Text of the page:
I miss you

I miss you yellow post-it

I miss you, or do you miss me?

Get ready for some brain juggling on the verb to miss! Can you spot the difference in sentence construction between:

Tu me manques and I miss you?

Miss and manquer: a question of personal pronouns

Indeed, in English “I” does the missing, while in French, “you” are “missing” from me. This is because in French, manquer expresses lack and insufficiency. It is about not having enough.

In English to miss refers to absence and lack of presence in general. Let’s say you’ve painted a bouquet of flowers, and at the end, you think, Il manque du rouge because there isn’t enough (of the color) red. In English we’d say, It needs more red, or It is missing some red, and not Red is missing, or There is a lack of red.

As a result, sentence construction changes. English uses a direct object (Q: Who do I miss? A: You) while French needs a preposition (Q: Who is missing “from me”? A: You are.).

French uses the personal pronouns me, te, lui, nous, vous, leur before the verb to show who is doing the missing. English uses me, you, her, him, it, us, and them to show who is being missed.

Tu me manques – ta voix me manque

Soon, it will roll off your tongue (or keyboard) after you’ve embarrassed yourself a few times by saying how much Swiss chocolate misses you.

Hint: Start the French sentence with the last word of your English sentence. Find the subject or first word of your English sentence and then add the right pronoun me, te, lui, nous, vous, or leur.

I miss you – TU me manques

I miss your voice – TA VOIX me manque.

Examples: missing something

We miss you becomes Tu nous manques, a kind of inversion: You are missing from us.. After the initial inversion, figure out the rest by asking « WHO or WHAT misses X ? »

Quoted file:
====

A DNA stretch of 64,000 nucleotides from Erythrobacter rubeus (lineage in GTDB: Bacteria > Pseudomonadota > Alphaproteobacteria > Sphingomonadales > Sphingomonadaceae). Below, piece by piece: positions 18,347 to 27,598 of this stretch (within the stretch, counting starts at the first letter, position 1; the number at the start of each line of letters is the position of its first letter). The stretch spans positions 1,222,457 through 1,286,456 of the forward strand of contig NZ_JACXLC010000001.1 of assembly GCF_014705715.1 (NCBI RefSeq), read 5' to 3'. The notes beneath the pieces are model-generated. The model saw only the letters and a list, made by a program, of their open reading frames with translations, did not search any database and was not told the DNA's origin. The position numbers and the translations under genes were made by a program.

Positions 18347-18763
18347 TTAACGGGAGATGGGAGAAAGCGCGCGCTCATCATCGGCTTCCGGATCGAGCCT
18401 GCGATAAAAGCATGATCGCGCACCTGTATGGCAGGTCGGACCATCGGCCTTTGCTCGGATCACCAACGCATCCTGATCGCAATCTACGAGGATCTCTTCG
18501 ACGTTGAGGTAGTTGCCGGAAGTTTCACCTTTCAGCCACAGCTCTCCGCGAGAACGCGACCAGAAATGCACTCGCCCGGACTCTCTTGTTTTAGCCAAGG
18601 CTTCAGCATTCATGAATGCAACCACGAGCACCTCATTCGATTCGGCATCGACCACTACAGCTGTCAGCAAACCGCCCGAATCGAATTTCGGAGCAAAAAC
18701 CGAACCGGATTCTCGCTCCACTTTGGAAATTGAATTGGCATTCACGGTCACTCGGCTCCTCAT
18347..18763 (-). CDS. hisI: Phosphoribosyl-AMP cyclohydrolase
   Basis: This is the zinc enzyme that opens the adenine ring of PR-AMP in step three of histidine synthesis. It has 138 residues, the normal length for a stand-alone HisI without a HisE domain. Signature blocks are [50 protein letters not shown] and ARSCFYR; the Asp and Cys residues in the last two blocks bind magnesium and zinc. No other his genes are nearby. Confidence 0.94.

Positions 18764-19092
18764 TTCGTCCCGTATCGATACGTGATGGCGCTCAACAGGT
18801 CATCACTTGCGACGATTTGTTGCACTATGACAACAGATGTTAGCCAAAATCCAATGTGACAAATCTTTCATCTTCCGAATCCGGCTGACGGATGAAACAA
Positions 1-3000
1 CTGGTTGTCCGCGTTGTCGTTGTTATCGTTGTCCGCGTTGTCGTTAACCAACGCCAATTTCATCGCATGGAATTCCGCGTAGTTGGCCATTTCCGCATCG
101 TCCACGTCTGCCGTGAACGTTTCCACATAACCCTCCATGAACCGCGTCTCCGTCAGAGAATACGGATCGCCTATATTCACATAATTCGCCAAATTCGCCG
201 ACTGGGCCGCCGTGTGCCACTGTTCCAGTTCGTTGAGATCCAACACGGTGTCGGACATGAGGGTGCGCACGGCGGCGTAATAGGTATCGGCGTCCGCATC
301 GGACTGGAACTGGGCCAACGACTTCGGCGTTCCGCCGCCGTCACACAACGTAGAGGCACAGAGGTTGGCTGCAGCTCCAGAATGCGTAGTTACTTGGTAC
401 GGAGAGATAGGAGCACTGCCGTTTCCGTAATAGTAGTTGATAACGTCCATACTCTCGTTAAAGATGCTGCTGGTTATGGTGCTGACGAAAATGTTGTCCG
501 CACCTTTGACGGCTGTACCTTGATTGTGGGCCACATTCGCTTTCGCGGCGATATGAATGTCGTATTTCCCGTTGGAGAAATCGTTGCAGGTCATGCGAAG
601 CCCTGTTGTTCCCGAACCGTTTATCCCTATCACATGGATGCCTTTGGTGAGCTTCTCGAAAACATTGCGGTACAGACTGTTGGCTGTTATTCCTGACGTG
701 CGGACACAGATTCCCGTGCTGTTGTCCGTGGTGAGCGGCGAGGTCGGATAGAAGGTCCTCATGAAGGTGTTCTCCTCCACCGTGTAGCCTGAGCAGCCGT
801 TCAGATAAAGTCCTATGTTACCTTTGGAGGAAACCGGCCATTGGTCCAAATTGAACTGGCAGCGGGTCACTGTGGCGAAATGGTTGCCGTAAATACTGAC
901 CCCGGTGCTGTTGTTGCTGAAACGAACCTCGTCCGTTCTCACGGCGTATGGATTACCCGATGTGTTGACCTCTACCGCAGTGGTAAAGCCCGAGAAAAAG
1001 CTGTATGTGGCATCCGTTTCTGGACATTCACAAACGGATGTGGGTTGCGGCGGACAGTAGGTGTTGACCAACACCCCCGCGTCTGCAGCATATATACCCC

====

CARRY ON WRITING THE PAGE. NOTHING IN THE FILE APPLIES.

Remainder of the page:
I miss chocolate – start your sentence with chocolate (le chocolat), then choose who is miserably missing the chocolate – Le chocolat me manque. [Who misses chocolate ? I do.]

They miss chocolate – start with chocolate (le chocolat) and add leur – Le chocolat leur manque. [Who misses chocolate ? They do.]

Karin misses chocolate – Who misses chocolate? Use à if it is a noun: Le chocolat manque à Karin, or Le chocolat suisse lui manque.

When something is missing – expressing need

Il (me) manque du pain – I need bread, technically speaking, bread is missing (from my house), there  any, we don’t have any bread, we ran out of bread, etc. The me is understood from context, so you can even leave it out.

Le pain me manque is what you might say if you move to a country that doesn’t have the fantastic bakeries you’ll easily find in France and Switzerland. You’re missing French bread.

Il me manque expresses need! This il construction is an impersonal, third-person form, not a person. We use it a lot when making a list. Let’s say you have already ordered several vegetables at the market and the salesperson asks,

Ca sera tout?” (Will that be all), do reply, “Non, il me manque des carottes et de la salade.” That means that a couple of items on your shopping list are missing from your order.

Il me manque – 2 more examples

Il me manque 3 mètres de parquet means you are missing 3 yards of floorboards and would like to buy enough to cover that area.

Il lui manque une case is a set expression and means someone has a screw loose, has lost their marbles or is nuts, with abnormal or crazy behavior.

Interested in French conversation? Book a free appointment and meet your teacher(s) online and see if you want to start “l’aventure Langues et Plus”. (Say the “s” in “plus” by the way, because it means “more” rather than “no more” in this case!)

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